Virtual Psychiatric Ward Helpful for New Admissions?

One Flew Over the Cuckoo's Nest

Most patients are admitted to our ward by direct referral from the psychiatric emergency service, a service delivered by Community Mental Health Centers. Some are referred by our own out patient clinic, often these patients are shown around the ward before admission but these patients are the exception to the rule of acute admittance. Most patients are without prior knowledge of the ward or even the slightest idea about psychiatric wards, mostly scary imaginations from movies and such.

Misconceptions about these wards, however, are so prevalent that patients, especially those newly admitted to a ward for the first time, are anxious and become reluctant or even refuse to receive in-patient psychiatric management.

Wouldn’t it be great to let future first time patients have a look around the ward in virtual reality?

Recent research looked at virtual reality as a way of reducing anxiety for first time patients going to be admitted to a psychiatric ward and how good is virtual reality in raising the level of understanding of the new environment. They made a virtual ward for a virtual guided tour that led the patients to different rooms and locations. The patients had to preform certain interactions on the computer with visual and audio feedback before they could move to the next location. Most of the feedback was on rules and regulations on the ward and about procedures and their explanation such as the need for locked doors. Interaction was with keyboard and mouse. Admitted patients giving informed consent were randomly assigned to the virtual reality group (n=27) or to a non virtual reality group (n=27). Patients in the latter group were allowed to read the information on rules and regulations from a computer screen.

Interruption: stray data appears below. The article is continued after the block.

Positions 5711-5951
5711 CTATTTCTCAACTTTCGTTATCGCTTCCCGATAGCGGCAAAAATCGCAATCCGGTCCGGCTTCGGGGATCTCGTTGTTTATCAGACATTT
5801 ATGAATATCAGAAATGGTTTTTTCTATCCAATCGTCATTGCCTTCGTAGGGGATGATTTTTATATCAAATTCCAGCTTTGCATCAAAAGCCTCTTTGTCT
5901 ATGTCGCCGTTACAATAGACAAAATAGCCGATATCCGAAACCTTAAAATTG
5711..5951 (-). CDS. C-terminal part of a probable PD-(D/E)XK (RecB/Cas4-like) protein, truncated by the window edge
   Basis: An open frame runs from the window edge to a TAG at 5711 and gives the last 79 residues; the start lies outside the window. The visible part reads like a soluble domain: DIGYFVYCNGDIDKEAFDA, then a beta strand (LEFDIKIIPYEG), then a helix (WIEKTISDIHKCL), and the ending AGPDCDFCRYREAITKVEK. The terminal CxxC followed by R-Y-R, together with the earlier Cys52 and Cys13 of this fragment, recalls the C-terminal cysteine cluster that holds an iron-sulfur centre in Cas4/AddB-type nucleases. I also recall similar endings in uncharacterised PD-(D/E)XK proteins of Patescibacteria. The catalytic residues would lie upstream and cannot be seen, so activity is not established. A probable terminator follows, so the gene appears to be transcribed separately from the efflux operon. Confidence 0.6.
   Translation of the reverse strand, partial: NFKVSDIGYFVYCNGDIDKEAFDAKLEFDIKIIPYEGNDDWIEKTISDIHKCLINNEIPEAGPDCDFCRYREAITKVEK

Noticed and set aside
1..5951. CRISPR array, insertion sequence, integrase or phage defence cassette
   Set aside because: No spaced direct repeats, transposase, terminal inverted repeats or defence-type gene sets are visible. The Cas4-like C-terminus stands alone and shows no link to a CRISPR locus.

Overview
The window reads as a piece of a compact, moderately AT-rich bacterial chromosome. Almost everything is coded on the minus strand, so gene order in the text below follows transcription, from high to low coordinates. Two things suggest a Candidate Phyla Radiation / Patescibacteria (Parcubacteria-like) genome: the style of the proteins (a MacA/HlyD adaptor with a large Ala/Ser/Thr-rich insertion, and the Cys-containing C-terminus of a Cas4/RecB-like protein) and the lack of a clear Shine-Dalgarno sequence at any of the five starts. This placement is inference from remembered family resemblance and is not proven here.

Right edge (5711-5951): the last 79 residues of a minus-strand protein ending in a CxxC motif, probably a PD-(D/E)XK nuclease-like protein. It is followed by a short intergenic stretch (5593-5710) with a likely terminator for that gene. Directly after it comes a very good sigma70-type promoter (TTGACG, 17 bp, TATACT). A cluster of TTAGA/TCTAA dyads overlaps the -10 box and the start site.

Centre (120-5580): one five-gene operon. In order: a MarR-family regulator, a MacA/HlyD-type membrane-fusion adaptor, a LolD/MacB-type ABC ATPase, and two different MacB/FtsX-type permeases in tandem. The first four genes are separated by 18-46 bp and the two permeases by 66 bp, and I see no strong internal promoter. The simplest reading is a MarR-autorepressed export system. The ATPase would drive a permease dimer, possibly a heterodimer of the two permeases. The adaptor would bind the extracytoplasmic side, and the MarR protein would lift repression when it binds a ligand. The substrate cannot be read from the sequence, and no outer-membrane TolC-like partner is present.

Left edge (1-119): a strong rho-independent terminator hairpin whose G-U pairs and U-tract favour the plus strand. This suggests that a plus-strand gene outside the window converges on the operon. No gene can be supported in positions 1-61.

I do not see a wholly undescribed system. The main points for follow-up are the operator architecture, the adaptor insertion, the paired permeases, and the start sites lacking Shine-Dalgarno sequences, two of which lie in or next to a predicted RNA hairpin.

All patients were monitored with heart rate variability measurement, State Trait Anxiety Inventory and a test for their level of understanding of the information offered.

Patients did not differ on anxiety as measured with the heart rate variability but they did differ between groups on the State Trait Anxiety score. Physiologically their anxiety on admission was not reduced by the virtual reality introduction but the participants did find the new approach with virtual reality very helpful to orientate them in the new environment.

This study was done in China, with only females included in the two small groups, randomization was not double blinded, and severe mental illness was an exclusion criterion. To me this procedure looks promising, what do you think?

By the way this picture on the top of this post was made of the building served as the location for virtually all interior movie scenes of “One Flew Over the Cuckoo’s Nest.”

Oregon State Hospital – The largest, oldest, and most famous structure within the institution is the J Building, built in 1883. This building. The Oregon State Government wanted to demolish the J Building in 1988 due to life-threatening health and safety dangers posed to patients and staff. There is an abundance of lead-based paint and asbestos throughout the building. Presently, the J Building is on the brink of collapse and mostly abandoned. Patients continue to be held in remodeled portions, but many believe that a minor earthquake could send the dilapidated structure and patients to their demise.
Lau, W., Choi, K., & Chung, W. (2010). A Virtual Psychiatric Ward for Orientating Patients Admitted for the First Time Cyberpsychology, Behavior, and Social Networking DOI: 10.1089/cyber.2009.0107